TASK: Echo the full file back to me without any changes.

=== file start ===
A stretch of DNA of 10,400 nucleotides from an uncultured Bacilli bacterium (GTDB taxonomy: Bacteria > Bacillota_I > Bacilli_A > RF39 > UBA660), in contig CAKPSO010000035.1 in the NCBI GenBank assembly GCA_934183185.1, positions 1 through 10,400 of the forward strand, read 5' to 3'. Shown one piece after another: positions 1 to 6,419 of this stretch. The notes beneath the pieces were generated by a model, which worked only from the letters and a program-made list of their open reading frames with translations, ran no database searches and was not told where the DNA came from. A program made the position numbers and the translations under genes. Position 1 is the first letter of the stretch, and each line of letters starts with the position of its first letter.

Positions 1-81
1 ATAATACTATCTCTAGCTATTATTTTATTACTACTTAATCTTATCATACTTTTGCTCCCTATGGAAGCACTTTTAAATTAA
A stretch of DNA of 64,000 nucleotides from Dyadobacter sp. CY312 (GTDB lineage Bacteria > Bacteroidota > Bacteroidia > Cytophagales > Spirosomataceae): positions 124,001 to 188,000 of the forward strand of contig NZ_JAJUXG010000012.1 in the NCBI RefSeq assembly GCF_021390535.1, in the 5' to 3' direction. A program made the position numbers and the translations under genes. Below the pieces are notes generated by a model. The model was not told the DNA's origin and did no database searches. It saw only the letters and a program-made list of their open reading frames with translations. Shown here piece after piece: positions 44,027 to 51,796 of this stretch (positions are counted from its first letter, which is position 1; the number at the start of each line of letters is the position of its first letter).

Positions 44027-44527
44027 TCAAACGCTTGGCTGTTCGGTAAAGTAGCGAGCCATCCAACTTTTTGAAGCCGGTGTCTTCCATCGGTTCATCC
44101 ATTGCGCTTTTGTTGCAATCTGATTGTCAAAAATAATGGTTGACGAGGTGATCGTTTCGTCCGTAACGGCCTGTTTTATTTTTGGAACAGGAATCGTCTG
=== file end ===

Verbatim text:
A stretch of DNA of 10,400 nucleotides from an uncultured Bacilli bacterium (GTDB taxonomy: Bacteria > Bacillota_I > Bacilli_A > RF39 > UBA660), in contig CAKPSO010000035.1 in the NCBI GenBank assembly GCA_934183185.1, positions 1 through 10,400 of the forward strand, read 5' to 3'. Shown one piece after another: positions 1 to 6,419 of this stretch. The notes beneath the pieces were generated by a model, which worked only from the letters and a program-made list of their open reading frames with translations, ran no database searches and was not told where the DNA came from. A program made the position numbers and the translations under genes. Position 1 is the first letter of the stretch, and each line of letters starts with the position of its first letter.

Positions 1-81
1 ATAATACTATCTCTAGCTATTATTTTATTACTACTTAATCTTATCATACTTTTGCTCCCTATGGAAGCACTTTTAAATTAA
A stretch of DNA of 64,000 nucleotides from Dyadobacter sp. CY312 (GTDB lineage Bacteria > Bacteroidota > Bacteroidia > Cytophagales > Spirosomataceae): positions 124,001 to 188,000 of the forward strand of contig NZ_JAJUXG010000012.1 in the NCBI RefSeq assembly GCF_021390535.1, in the 5' to 3' direction. A program made the position numbers and the translations under genes. Below the pieces are notes generated by a model. The model was not told the DNA's origin and did no database searches. It saw only the letters and a program-made list of their open reading frames with translations. Shown here piece after piece: positions 44,027 to 51,796 of this stretch (positions are counted from its first letter, which is position 1; the number at the start of each line of letters is the position of its first letter).

Positions 44027-44527
44027 TCAAACGCTTGGCTGTTCGGTAAAGTAGCGAGCCATCCAACTTTTTGAAGCCGGTGTCTTCCATCGGTTCATCC
44101 ATTGCGCTTTTGTTGCAATCTGATTGTCAAAAATAATGGTTGACGAGGTGATCGTTTCGTCCGTAACGGCCTGTTTTATTTTTGGAACAGGAATCGTCTG